Question

What is hired and non-owned auto liability insurance?

Answer
By Jacques Wong | Last updated: September 22, 2017

What is hired and non-owned auto liability insurance?

There seems to be a lot of confusion around this, since some form of it appears in personal automobile insurance and commercial auto insurance. Many clients of mine are also unaware that they have this risk exposure and how big it really is.

Hired and non-owned automobile liability is a type of commercial automobile exposure that is distinct from the liability that might arise from owning or operating commercial-use vehicles. To put it simply, it covers you for third party liability claims arising out of the operation of "non-owned" automobiles (learn more in Auto Liability Insurance: How Much Is Enough?).

Now, you might be wondering what exactly constitutes a "non-owned" automobile. Well, in general, these vehicles fall under three categories:

  1. The vehicle is owned by an employee and is used for business purposes
  2. The vehicle is hired for business use (a rental or a lease)
  3. The vehicle is operated under contract for the insured

Persons insured under this policy include the named insured (of course) as well as any employees and directors or officers of the company when operating a non-owned vehicle (find out Who Is a Named Insured?).

In some situations this insurance is purchased as a standalone policy. But more often than not, it is endorsed onto a business' regular commercial general liability policy.

As mentioned above, many business owners are not aware that they need this type of insurance. But in most jurisdictions, an employer is generally liable for the torts of their employees. That means that even if an employee commits a tort (gets into an accident) using their own vehicle while in the course of their duties, you might be exposed to liability.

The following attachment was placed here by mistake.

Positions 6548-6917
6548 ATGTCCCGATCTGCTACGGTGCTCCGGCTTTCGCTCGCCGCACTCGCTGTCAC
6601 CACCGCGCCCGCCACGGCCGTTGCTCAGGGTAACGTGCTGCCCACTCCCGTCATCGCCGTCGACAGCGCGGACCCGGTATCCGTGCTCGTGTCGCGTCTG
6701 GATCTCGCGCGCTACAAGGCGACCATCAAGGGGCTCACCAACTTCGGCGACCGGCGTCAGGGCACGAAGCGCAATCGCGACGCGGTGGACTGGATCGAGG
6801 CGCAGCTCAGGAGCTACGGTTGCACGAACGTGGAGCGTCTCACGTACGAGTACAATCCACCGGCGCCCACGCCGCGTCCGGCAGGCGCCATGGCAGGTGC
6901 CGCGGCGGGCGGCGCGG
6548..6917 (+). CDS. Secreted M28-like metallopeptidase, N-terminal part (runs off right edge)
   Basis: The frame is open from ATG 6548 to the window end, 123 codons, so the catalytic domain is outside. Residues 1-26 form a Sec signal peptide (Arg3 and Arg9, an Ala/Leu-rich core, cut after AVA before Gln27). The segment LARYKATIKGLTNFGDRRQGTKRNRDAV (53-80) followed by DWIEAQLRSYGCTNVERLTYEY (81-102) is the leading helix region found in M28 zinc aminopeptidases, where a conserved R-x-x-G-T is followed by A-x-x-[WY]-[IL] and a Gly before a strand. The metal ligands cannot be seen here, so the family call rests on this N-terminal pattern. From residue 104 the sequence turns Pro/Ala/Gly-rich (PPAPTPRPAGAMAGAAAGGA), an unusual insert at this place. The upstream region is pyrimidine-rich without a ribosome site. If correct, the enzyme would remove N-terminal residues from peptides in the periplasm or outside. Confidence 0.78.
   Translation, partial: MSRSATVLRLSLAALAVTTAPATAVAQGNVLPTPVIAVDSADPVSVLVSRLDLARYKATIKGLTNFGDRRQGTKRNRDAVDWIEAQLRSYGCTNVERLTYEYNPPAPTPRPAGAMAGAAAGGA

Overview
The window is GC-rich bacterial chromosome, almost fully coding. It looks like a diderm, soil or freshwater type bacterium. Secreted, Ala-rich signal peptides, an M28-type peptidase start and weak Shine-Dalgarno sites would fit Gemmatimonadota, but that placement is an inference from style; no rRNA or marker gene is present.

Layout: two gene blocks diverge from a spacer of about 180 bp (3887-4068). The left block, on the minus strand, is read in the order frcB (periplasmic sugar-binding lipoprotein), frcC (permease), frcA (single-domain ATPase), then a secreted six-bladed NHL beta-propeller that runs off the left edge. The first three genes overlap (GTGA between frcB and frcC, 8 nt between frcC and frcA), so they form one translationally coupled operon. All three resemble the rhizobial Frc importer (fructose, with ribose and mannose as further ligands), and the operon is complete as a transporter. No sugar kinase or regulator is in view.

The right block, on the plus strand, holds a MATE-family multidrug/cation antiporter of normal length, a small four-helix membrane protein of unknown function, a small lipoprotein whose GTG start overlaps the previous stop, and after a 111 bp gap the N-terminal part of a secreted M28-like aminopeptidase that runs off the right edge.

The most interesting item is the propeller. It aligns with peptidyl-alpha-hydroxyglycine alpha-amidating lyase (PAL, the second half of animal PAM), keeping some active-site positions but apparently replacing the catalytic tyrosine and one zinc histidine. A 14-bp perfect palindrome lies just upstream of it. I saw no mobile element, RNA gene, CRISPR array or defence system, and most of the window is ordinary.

Bear in mind that this insurance is only used in commercial contexts. If you're looking for insurance that covers you for private rental vehicle liability (while on vacation, for example), you should look to upgrade your personal automobile insurance to a package that includes rental vehicles (to learn more about those options, see Is Rental Car Insurance Worth It?).

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Auto Insurance Liability Insurance Commercial Lines Commercial Vehicle Insurance

Written by Jacques Wong

Profile Picture of Jacques Wong

Jacques grew up around the insurance industry and began actively participating in 2013. Since then, he has gotten a Level 2 license, won Insurance Council of BC awards in 2015 and 2020 for academic excellence in the insurance licensing courses. He educates insurance professionals through PNC Learning and as a Thought Leader at ReFrame Insurance.

In his day job as an insurance broker, he helps businesses with creative risk management solutions and strategic advice when it comes to insurance.

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